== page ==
Jake 2006This is a picture of Jake from October 2006. He's running over what would eventually become the western fence line of my garden. He's buried out in the back, now, within site of the garden.
Speaking of burials, this flower grows in the shady areas of Laurelwood Cemetery in Savannah, Ga. Don't know what it is, but it was blooming in July last year when I visited.
Farm Fresh Egg Yolk
Here you can see the "chalaza" from one of my eggs. Usually when you break an egg, the chalaza will break near the yolk and recoil and stick to the membrane still in the shell. You can see a good drawing of the parts of an egg at 4-H Virtual Farm ( I have been trying to take a clear photo of the germinal disc of an egg - it is the very tiny spot that can tell you if an egg is fertile or not. My yolks all seem to land "spot side down", so I haven't captured one of my own, yet. The website mentioned above has a link to a photo of a germinal disc.

Three things I have noticed about my "cage free" chickens are that 1) the yolks are much deeper yellow than store bought eggs - sometimes they are nearly orange, 2) the yolks are strong - you really need to pre-beat them in a cup if you want to break them up - or really stab them with the spatula in the pan (wow, even I can make easy-over eggs with these eggs!), and 3) the shells are much, much harder. This is pretty interesting to me, since they chickies are not "free range" or "organic". They get scientifically, commercially formulated (drug-free) chicken feed, corn-based (drug-free) chicken scratch, oatmeal, scrap veggies, and oyster shell (if they want it). Threw some scratch out in my fallow garden beds this afternoon, so the chickens plowed it up rather nicely while hunting down their goodies. Life is good.
... except, probably, for the 3 chickens that are being culled today. The two Easter Egger roosters (Fancy Pants and The Princess) and EE no. 38 are being relocated to a family in CA who will be, most likely, eating them. They are in a dog crate awaiting transportation (yes, they have access to water). The whole rest of the flock is already much happier with just the two Maran roos.
The two EE roosters were getting meaner and meaner, both to me and the hens. They would corner a hen and be pretty rough on her. The hens would stress out and scatter whenever the two EEs came near... but the two Maran roosters are gentle and the hens will actually go up to them and "present" themselves. I guess we'll be having Maran and Maran crossbreed babies in the early summer! (The Marans, as a species, seem to be more interested in eating than fighting or being mean... gentleness is a good trait to breed into a flock.)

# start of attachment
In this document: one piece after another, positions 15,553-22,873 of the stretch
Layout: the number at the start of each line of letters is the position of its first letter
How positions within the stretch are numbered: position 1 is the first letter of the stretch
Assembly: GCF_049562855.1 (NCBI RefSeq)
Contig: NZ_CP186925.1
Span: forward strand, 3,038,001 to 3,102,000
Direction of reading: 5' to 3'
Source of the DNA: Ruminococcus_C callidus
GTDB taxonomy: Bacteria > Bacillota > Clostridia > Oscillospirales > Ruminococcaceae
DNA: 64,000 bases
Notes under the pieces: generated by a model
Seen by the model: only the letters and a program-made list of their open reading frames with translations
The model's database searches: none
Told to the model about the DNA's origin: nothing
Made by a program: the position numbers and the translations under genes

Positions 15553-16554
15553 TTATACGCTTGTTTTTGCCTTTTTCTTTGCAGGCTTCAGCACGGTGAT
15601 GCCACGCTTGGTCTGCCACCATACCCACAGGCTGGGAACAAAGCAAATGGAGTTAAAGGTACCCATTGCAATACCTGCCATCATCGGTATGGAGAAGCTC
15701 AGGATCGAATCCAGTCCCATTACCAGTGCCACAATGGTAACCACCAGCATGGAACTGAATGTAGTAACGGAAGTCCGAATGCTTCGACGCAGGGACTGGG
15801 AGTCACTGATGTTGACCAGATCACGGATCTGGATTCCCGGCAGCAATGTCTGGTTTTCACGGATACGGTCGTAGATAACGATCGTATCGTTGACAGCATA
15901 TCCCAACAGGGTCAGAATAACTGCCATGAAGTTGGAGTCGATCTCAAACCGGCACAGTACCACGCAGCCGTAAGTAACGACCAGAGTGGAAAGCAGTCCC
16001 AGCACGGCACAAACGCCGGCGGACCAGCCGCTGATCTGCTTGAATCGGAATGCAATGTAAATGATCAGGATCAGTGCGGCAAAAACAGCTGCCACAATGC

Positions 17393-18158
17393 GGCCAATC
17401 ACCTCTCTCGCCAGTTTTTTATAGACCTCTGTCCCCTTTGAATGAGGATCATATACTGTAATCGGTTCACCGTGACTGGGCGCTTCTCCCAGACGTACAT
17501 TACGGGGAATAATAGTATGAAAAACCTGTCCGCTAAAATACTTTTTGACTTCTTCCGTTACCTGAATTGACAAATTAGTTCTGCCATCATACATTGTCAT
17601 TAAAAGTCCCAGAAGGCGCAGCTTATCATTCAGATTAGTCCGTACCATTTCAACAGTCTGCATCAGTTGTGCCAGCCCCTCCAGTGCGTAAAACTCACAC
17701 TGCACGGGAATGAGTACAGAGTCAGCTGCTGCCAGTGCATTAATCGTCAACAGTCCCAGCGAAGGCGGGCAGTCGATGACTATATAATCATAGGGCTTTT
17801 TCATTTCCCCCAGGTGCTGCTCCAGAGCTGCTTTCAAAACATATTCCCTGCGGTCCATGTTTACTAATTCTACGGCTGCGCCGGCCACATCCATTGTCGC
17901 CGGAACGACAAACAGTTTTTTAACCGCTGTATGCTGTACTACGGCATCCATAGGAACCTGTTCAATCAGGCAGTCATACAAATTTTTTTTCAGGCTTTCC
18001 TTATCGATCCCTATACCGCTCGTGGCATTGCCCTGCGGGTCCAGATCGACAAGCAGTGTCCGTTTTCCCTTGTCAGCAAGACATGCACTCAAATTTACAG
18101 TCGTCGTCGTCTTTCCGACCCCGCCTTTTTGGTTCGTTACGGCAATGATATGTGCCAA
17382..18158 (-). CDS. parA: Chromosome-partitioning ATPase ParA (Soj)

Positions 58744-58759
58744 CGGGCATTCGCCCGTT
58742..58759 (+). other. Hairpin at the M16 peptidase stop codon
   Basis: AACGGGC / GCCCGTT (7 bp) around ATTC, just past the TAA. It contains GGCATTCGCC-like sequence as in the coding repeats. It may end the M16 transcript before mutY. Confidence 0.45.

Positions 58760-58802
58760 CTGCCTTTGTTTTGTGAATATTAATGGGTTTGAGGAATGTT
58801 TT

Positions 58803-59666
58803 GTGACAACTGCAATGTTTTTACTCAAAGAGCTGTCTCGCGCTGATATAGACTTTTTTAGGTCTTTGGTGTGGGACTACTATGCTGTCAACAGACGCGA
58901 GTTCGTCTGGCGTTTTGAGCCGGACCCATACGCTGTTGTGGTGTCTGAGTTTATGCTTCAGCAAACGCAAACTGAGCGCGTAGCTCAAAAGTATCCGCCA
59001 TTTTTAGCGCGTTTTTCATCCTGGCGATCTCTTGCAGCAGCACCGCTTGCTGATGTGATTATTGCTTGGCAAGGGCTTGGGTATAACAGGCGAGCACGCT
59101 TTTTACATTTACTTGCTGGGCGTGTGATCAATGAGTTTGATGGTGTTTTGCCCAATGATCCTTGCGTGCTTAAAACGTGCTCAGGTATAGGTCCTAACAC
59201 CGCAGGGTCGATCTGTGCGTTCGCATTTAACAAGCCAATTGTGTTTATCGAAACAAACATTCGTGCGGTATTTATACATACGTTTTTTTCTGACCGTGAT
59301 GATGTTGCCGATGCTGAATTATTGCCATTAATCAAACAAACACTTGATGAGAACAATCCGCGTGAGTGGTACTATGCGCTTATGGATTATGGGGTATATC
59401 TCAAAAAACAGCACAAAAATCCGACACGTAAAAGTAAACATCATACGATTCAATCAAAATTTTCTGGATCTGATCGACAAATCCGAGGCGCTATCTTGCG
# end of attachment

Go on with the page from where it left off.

Brown EE no. 38 started pulling feathers and picking on all the hens a few weeks ago. We tried to cure her of her bad habbits, but when she started picking so badly that she was drawing blood and nearly killed one of her flock-mates, we knew she had to go. Don't want her teaching the others how to do such things... the SLW that got all beat up is in "hospital confinement" in a dog crate in the hen house. That way she can rest up without the roosters or others bothering her, but talk to the other chickens and still be part of the flock. Don't know if she will make it or not. She is bare chicken skin on several spots on her back and looks pretty pecked at and bruised.

Sunday, January 4, 2009

Happy New Years!

Ok, there's my obligatory picture of my favorite (New Year and Every Day) beverage and a few eggs from the Biddies. They are laying between 9 and 15 eggs a day now. Sort of like zucchini in the summer, I am giving eggs away to anyone who will sit still for 20 seconds!

Some digressions

Postcards Exchange
Some of you who have known me for a long time (or a long, long time, as the case may be), know that I am an avid collector of postcards. I have been collecting them for well over 3 decades. Some years I am more active with sending and recieving them - and some years I am too busy with other aspects of my life. I am hoping that 2009 is one of my more active postcard years. To that end, I have joined

Piggies for 2009?!

I'm thinking of raising two feeder pigs during the fall of 2009 - gilts (girls) probably - one to put in the freezer by Thanks Giving, and one to sell, so that maybe I'll break even on the costs of housing and fencing. The big question is, will I be able to eat them? I am guessing I will cry on butchering day, but will I be able to eat my hog? I am thinking yes!

Maybe the hogs can eat some of the extra eggs when the hens are in full production? I am thinking fall hogs, as, if I have a really productive year in the garden, they can eat some goodies from there, too. And then all the poo gets put back into the compost bin and becomes food for next year's garden. It's a thought, anyway.

Such for the grandiose dreams for the 2009 season!

Well, 5 days of vacation are coming to a close. Have enjoyed hanging out with the chickies and watering trees (once the hoses have thawed out) and other such home-body things - but I will enjoy getting back to work and plunging into all the new projects for the New Year. Many blessings to everyone.